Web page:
Just re-released in Kindle form:
Calm Before the Storm
by Janice L Dick
If you enjoy historical fiction set in Europe, here’s a compelling story for you that’s well written and well researched. Exciting, at times quite tense, this is the story of a Christian family living through the turbulent times of the Russian Revolution.
In the 1700s Catherine the Great, Empress of Russia, invited an number of German religious groups to move in and establish themselves in the fertile farmland of the Ukraine and they were doing well for themselves. The Russian serfs had been freed some time before this story begins, but they received no land or help from their government and had to survive however they could.
As the 1900s began, severe poverty and hunger had made the peasants desperate. The government of Tzar Nicholas was imploding, a political cyclone was stirring, and some of the Russian peasants were starting to look resentfully at the prosperous German communities around them.
The Hildebrandts were one of many families in the prosperous Mennonite communities. Heinrich, the widowed father, sixteen-year-old Katarina, the beautiful fourteen-year old Mika, her mentally unbalanced brother Peter, and the two youngest siblings Anna and Kolya (Nicholai) were enjoying the good life on a beautiful estate, scarcely touched by the winds of change until the Great War started.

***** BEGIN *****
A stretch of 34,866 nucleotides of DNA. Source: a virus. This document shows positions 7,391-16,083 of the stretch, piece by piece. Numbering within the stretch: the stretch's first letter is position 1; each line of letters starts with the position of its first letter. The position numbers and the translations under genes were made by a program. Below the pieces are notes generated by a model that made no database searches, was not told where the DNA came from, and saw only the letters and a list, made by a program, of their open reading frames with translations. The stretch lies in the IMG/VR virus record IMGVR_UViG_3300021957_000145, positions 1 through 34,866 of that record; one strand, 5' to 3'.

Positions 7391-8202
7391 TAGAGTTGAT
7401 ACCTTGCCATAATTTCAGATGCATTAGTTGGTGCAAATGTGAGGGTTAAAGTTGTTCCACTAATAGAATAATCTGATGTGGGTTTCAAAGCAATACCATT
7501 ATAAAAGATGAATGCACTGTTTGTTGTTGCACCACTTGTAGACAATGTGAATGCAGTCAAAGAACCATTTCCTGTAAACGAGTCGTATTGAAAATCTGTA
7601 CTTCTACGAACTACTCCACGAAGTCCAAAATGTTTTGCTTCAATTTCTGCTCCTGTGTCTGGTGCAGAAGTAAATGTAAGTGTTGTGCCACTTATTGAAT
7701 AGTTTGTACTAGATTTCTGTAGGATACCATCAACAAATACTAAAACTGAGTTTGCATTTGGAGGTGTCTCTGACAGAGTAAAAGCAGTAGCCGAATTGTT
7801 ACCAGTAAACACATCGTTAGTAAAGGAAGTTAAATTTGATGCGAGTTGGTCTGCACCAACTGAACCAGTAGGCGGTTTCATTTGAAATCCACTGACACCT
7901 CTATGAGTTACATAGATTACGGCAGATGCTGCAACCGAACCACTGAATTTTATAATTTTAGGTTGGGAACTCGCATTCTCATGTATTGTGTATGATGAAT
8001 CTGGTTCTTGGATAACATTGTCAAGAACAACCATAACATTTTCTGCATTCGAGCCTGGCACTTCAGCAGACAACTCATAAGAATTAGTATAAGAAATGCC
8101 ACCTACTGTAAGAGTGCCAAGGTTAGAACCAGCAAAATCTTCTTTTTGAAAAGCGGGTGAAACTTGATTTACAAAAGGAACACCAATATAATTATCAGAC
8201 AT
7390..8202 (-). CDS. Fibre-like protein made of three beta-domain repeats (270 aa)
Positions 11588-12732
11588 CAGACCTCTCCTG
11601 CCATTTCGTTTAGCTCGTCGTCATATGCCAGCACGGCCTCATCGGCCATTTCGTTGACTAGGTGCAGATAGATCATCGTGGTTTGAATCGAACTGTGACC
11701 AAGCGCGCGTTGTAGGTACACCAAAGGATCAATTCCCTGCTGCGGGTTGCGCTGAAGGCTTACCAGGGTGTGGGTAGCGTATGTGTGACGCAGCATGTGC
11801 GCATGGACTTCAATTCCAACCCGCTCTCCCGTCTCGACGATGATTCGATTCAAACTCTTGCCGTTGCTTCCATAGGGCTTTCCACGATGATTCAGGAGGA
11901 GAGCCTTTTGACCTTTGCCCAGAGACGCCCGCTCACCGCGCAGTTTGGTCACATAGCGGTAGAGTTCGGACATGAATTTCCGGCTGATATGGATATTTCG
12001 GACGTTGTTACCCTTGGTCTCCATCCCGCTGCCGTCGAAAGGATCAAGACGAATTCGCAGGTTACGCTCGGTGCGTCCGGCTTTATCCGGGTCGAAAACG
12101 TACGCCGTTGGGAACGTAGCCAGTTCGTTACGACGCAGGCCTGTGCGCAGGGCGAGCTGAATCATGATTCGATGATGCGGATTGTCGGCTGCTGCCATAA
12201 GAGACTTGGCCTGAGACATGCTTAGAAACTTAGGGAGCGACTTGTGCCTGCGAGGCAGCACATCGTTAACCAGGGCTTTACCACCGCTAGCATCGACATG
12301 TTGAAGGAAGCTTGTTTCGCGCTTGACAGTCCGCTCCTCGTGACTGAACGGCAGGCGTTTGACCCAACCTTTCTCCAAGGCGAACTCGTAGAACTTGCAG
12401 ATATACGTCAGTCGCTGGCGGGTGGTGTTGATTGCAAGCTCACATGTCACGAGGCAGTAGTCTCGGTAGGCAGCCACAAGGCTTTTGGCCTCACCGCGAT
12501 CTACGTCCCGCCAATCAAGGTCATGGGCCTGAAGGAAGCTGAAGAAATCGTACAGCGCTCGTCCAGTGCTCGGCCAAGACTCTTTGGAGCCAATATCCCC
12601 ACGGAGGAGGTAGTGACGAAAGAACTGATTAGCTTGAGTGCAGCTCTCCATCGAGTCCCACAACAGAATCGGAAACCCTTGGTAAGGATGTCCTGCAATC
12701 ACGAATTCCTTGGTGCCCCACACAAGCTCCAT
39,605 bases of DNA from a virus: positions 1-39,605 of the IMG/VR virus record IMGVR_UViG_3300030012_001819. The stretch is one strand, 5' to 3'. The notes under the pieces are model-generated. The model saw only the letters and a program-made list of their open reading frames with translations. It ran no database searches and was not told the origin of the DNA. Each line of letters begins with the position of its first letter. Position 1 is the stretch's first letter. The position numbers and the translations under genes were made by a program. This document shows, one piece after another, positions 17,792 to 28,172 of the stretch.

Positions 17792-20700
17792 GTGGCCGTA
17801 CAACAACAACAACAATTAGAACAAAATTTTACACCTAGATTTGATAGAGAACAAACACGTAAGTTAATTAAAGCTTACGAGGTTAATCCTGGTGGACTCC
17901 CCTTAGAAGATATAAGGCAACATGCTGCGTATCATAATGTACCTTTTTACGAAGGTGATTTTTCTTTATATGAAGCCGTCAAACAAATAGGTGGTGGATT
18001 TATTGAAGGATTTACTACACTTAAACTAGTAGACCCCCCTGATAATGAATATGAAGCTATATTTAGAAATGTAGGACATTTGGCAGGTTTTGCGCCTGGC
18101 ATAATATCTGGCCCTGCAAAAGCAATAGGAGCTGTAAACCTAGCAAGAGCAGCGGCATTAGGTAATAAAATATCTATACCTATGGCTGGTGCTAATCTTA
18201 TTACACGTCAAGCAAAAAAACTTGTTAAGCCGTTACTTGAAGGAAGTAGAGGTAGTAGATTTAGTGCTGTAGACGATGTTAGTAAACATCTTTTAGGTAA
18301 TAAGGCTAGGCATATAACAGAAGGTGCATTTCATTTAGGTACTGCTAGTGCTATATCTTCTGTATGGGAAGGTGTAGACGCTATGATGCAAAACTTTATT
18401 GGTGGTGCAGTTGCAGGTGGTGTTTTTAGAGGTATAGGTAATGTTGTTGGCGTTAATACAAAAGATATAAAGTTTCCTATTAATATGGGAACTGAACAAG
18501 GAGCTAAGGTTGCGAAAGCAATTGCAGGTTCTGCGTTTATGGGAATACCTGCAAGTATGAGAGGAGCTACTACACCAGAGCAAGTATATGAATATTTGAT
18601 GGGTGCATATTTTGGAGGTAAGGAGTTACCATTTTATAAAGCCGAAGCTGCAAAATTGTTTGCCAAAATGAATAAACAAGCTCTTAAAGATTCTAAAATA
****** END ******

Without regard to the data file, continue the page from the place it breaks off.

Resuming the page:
Entwined with their story is the experience of Johann Sudermann, hired to tutor the younger children, enthralled by the lovely but super-efficient Mika. Though the Mennonites had been granted exemption from the army when they first settled in Russia, soon after the war begins all conscientious objectors must report to work camps. Johann and many others were sent to the medical corps to care for wounded soldiers however they could. The Russian army was so overwhelmed and under-equipped that defeat was inevitable.
We also get cameos of Johann’s childhood Russian friend, Paul Tekanin, as he goes to St Petersburg and joins the Bolsheviks in their plan to overthrow the Tzar. Excerpts from his life give readers a picture of the deplorable state of affairs in St Petersburg before the Revolution, with the mad monk Rasputin pulling the strings.
I’m impressed with how well the author has researched the historical background for this story and interweaves it with an accurate account of day-to-day life in the Mennonite community at that time. Together with the Hildebrandt family readers can experience the joys of prosperity, the fear of a looming collapse of government, the immediate effects of war, and their faith that God will bring them through, come what may.